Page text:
Diabetes and Drug Treatments

DIABETES AND DRUG TREATMENTS

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According to medicalpractitioners and authors around the world, diabetes is a complexcollection of many diseases which together affect the ability of thebody to either produce or use insulin. Insulin is a hormone secretedby the pancreas, which also sends it to the bloodstream. As insulincirculates into the blood stream, it also assists blood sugar toenter the various cells of the body. Since insulin is responsible forlowering the amount of sugar in the blood system in the case, it goeshigher than the average level (Chiang et al., 2014). The levelof blood sugar decreases with a decrease in the secretion of insulin.People with diabetes suffer hyperglycemia.

The main risk factors for getting diabetes include having diabeticfamily members, obesity, extremely high levels of triglycerides,abnormal production of glucose by the liver and significantly lowlevels of cholesterol in the body (Tao, Shi &amp Zhao, 2015).Environmental factors like toxins and foods have also been said tocause diabetes although the extent of their role is not determined.Diabetic people often exhibit the following symptoms: excessivethirst, fatigue, hunger, an increase in urine output, occasionalnumbness of the toes and feet, slow healing of wounds as well as skininfections among others. Its effects on the body are such as damagedblood vessels, stomach problems, excessive protein in the urine,stroke, susceptibility to yeast infections, and heart disease.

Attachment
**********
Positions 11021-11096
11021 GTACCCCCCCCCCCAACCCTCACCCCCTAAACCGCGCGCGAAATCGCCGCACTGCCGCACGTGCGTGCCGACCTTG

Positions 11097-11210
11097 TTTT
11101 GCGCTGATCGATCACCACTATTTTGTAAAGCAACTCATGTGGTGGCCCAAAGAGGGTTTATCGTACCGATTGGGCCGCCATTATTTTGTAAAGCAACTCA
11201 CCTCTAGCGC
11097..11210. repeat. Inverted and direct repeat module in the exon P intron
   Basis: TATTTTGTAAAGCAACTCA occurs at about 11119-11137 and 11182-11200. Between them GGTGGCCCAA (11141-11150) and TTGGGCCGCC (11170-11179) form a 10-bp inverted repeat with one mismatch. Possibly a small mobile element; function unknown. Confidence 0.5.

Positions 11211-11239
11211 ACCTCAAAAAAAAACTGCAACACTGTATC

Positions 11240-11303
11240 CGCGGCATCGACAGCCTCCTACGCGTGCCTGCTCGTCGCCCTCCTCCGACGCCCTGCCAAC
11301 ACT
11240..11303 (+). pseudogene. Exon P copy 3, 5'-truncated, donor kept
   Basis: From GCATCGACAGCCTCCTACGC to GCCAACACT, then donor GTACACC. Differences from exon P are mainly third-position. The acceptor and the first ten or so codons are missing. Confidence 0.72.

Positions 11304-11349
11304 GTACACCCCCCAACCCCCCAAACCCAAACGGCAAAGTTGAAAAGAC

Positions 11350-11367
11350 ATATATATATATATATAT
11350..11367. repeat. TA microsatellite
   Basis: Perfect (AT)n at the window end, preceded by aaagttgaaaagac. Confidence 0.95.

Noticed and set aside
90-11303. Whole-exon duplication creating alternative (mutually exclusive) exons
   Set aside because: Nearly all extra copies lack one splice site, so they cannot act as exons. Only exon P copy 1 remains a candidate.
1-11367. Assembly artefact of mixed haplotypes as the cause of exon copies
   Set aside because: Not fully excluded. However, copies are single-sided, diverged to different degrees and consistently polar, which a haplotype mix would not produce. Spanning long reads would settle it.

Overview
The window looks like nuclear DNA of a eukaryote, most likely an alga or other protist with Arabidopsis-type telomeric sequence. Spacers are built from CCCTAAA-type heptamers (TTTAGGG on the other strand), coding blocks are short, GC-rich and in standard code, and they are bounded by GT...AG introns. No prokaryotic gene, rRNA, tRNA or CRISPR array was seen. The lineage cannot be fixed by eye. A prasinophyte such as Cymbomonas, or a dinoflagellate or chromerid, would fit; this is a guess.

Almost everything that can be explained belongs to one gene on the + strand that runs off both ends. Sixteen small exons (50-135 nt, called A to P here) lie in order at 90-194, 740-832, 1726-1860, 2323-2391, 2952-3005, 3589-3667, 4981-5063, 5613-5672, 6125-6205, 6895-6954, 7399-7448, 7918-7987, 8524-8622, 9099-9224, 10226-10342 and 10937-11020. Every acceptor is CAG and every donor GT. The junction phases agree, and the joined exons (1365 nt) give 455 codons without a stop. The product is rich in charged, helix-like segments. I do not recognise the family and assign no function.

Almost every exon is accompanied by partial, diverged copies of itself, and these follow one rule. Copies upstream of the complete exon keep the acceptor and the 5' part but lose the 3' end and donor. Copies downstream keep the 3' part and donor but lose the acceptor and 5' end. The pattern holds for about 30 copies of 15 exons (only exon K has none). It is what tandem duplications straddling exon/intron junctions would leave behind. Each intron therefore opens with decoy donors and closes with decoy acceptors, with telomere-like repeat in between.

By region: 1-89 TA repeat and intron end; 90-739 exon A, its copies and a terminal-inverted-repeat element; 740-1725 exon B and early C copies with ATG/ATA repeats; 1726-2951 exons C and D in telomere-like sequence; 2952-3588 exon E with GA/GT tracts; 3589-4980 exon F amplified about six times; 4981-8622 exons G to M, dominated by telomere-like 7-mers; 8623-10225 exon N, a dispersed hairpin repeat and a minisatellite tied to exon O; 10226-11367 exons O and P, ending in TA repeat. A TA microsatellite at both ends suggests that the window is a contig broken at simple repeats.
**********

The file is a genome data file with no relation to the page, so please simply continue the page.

There are four typesof diabetes namely type 1, type 2, gestational, and juvenilediabetes. In Type 1 diabetes or juvenile diabetes, the patient’simmune system attacks the cells that are responsible for producinginsulin in the pancreas. Once they affect the cells, theyconsequently interfere with their ability to secrete insulin.According to (Marek-Trzonkowska et al., 2012), type 1 diabetesis detectable among children, and if they are to live, they have totake in insulin. Type 2 diabetic individuals suffer insulinresistance. For the management of blood glucose levels, the pancreasis forced to produce exceptionally higher levels of insulin. In thelong run, the pancreas cells many burn themselves due to overwork. Inthe case of gestational diabetes, a patient experiences high bloodsugar during pregnancy (Levy, 2011).

The treatment ofdiabetes solely depends on the category of diabetes. The treatment oftype 1 diabetes mainly relies on the regular administration ofinsulin, accompanied with exercise and a special diet. Type 2diabetes is treated using tablets, rarely using insulin injectionsand exercise. Gestational diabetes is treated through engagement inexercise and diet. It resolves after childbirth (Chiang et al.,2014).

Type 1 diabetesinvolves a situation where the body’s immune system is activated toattack the cells of the pancreas that produce insulin. The reason forthe auto-immune reaction is however not known. With the damagedpancreatic cells, the blood glucose cannot be moved around the body.Diabetes type 1 is believed to be mainly inherited from previousfamily members who suffered the disease ((Marek-Trzonkowska etal., 2012). Statistics show that if ta lose relative suffers type1 diabetes, one has a 6% chance to contract the same illness. Thetypical manifestations of type 1 diabetes are excessive thirst,weight loss, blurred vision, mood swings, headache, slow healing ofwounds, feeling dizzy, fatigue and passing more urine than normal.